Perhaps the most important aspect of open-world gaming in education stems from the visual nature of video games as tools of instruction. Nearly 65% of the population consists of visual learners, or individuals who learn best by actively visualizing whatever material they encounter. While visual learners may struggle to keep pace with an oral lecture or discussion, they often succeed at more interactive tasks, leading video games to be a key educational tool for this population of students. By embracing the active and independent exploration that is encouraged in open-world gaming, both teachers and parents have the ability to create more effective methods of learning that are personalized to the individual learning style of each student.
Source: Ryan Farrell, Visual Content — The Key to Effective Brand Storytelling
Can we really use video games to teach?
While the mere idea of planting a young student in front of a video game with the expectation that he or she will learn about the pyramids of Giza, advanced Algebra, or the body’s circulatory system may seem far-fetched, teachers and researchers alike have praised video games as effective instructional tools that should be incorporated in classroom curricula. As Scientific American reports, schools such New York City’s Quest to Learn public school have already partnered with organizations like Institute of Play in order to implement game-friendly curricula centered around missions and goals that make self-motivated learning the norm for students. In particular, Quest to Learn not only uses video games to teach lessons, but also gives students the tools to learn about game design creation.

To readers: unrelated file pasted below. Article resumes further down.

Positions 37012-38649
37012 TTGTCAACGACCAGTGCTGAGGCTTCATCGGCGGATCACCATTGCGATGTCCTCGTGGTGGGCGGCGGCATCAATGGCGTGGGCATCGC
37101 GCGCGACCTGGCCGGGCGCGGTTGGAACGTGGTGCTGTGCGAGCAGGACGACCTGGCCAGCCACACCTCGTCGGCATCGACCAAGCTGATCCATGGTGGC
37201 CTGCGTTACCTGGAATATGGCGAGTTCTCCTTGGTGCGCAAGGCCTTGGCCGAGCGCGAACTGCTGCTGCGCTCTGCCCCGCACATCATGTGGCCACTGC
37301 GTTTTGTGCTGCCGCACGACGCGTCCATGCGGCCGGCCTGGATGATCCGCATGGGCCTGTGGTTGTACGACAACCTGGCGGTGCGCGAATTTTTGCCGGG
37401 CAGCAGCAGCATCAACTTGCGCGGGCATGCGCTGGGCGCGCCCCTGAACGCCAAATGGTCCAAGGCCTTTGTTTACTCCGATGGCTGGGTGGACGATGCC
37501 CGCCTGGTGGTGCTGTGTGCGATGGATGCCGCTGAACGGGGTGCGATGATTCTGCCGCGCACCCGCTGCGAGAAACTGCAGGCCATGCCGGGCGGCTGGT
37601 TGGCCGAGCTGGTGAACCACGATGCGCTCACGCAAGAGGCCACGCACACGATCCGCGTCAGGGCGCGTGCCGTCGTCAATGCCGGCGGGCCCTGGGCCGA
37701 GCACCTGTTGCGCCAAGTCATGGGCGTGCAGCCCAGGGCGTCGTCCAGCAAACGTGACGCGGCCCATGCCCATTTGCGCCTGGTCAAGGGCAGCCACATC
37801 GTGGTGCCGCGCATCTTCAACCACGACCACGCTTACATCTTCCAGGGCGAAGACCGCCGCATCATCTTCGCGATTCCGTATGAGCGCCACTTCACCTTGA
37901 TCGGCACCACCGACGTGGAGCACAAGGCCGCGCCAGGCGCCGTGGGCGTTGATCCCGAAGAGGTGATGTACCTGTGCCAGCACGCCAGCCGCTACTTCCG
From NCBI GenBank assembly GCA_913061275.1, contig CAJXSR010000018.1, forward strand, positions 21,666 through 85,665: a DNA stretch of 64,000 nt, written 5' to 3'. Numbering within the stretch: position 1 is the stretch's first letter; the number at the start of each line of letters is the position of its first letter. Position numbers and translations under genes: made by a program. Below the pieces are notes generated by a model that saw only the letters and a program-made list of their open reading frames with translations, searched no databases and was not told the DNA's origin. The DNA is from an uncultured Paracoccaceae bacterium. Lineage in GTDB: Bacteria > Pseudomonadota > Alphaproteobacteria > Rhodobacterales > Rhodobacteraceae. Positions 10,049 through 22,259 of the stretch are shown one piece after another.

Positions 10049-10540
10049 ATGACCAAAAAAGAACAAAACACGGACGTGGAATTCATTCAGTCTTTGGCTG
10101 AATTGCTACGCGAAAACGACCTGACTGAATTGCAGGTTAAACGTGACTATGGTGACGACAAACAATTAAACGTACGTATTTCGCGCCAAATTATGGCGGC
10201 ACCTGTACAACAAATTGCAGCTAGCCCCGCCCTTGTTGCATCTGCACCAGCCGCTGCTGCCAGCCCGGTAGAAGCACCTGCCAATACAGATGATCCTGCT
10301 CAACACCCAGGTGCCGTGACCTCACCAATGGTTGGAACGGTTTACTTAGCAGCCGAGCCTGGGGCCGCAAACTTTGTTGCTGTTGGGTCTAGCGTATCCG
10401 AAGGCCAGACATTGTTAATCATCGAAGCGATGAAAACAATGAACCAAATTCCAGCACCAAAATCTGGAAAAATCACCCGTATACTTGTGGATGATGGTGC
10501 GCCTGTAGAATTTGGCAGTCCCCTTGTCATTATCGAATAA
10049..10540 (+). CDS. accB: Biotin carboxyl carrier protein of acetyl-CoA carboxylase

Perhaps using game technology to teach students about technology and game development seems counter-intuitive, but as Alan Gershenfeld, president of E-Line Media, noted in Scientific American, the careers that today’s students will pursue in the near future “will almost certainly … require some level of mastery of digital media and technology.” Whether a young student takes an interest in biology or economics, ample skills in technology are invaluable in any conceivable field and digital literacy is quickly becoming a must-have for all areas of the job market. Video games and other forms of technology are becoming a key aspect of the classroom experience with increasing popularity, indicating that innovation in the educational setting is both inevitable and more important now than ever before.
Source: This Week in Education
The use of video games in an instructional setting also allows for a much-needed deviation from cookie cutter Common Core standards that often fail to accurately capture the multitude of learning styles represented in the classroom. While standardized testing seems to emphasize the distinction between solutions that are inherently “right” or “wrong,” gamified educational tools stress the importance of the creative process behind a student’s response to a particular problem. With instant feedback and interaction mechanisms that are far removed from traditional black and white testing methods, video games have the potential to more accurately assess a student’s ability to think critically in a goal-oriented problem-solving scenario. As students tread the path to becoming the next generation of programmers, artists, scientists, and activists, they will need to employ these exact critical thinking skills in order to solve the most pressing issues of their time, from the cure for cancer to global climate change to the ethics of artificial intelligence.
Originally published at The Lux Science Blog.